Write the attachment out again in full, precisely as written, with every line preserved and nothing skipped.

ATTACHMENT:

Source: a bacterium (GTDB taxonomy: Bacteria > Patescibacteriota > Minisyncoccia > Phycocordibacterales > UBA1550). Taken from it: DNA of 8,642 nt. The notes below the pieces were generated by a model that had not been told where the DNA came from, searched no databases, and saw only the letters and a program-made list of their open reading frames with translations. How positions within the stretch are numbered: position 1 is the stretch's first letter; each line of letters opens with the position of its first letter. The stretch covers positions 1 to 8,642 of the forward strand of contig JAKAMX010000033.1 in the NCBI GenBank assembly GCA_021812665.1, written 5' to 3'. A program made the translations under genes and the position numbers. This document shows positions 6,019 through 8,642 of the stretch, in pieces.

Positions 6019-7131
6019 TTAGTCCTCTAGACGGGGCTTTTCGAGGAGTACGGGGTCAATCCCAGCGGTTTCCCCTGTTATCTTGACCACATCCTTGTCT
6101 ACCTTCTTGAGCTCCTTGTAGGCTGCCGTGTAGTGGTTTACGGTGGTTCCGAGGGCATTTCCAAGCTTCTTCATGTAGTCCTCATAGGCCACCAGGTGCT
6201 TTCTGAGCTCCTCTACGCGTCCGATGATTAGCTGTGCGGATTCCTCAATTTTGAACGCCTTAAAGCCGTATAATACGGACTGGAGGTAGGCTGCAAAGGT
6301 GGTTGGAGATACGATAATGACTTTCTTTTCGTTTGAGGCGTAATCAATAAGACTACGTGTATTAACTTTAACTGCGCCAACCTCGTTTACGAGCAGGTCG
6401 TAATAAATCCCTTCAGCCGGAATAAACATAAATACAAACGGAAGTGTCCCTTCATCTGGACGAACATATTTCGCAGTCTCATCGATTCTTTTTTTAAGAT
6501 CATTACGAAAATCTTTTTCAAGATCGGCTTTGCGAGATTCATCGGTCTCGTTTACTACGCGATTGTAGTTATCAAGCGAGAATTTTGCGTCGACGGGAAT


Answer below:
Source: a bacterium (GTDB taxonomy: Bacteria > Patescibacteriota > Minisyncoccia > Phycocordibacterales > UBA1550). Taken from it: DNA of 8,642 nt. The notes below the pieces were generated by a model that had not been told where the DNA came from, searched no databases, and saw only the letters and a program-made list of their open reading frames with translations. How positions within the stretch are numbered: position 1 is the stretch's first letter; each line of letters opens with the position of its first letter. The stretch covers positions 1 to 8,642 of the forward strand of contig JAKAMX010000033.1 in the NCBI GenBank assembly GCA_021812665.1, written 5' to 3'. A program made the translations under genes and the position numbers. This document shows positions 6,019 through 8,642 of the stretch, in pieces.

Positions 6019-7131
6019 TTAGTCCTCTAGACGGGGCTTTTCGAGGAGTACGGGGTCAATCCCAGCGGTTTCCCCTGTTATCTTGACCACATCCTTGTCT
6101 ACCTTCTTGAGCTCCTTGTAGGCTGCCGTGTAGTGGTTTACGGTGGTTCCGAGGGCATTTCCAAGCTTCTTCATGTAGTCCTCATAGGCCACCAGGTGCT
6201 TTCTGAGCTCCTCTACGCGTCCGATGATTAGCTGTGCGGATTCCTCAATTTTGAACGCCTTAAAGCCGTATAATACGGACTGGAGGTAGGCTGCAAAGGT
6301 GGTTGGAGATACGATAATGACTTTCTTTTCGTTTGAGGCGTAATCAATAAGACTACGTGTATTAACTTTAACTGCGCCAACCTCGTTTACGAGCAGGTCG
6401 TAATAAATCCCTTCAGCCGGAATAAACATAAATACAAACGGAAGTGTCCCTTCATCTGGACGAACATATTTCGCAGTCTCATCGATTCTTTTTTTAAGAT
6501 CATTACGAAAATCTTTTTCAAGATCGGCTTTGCGAGATTCATCGGTCTCGTTTACTACGCGATTGTAGTTATCAAGCGAGAATTTTGCGTCGACGGGAAT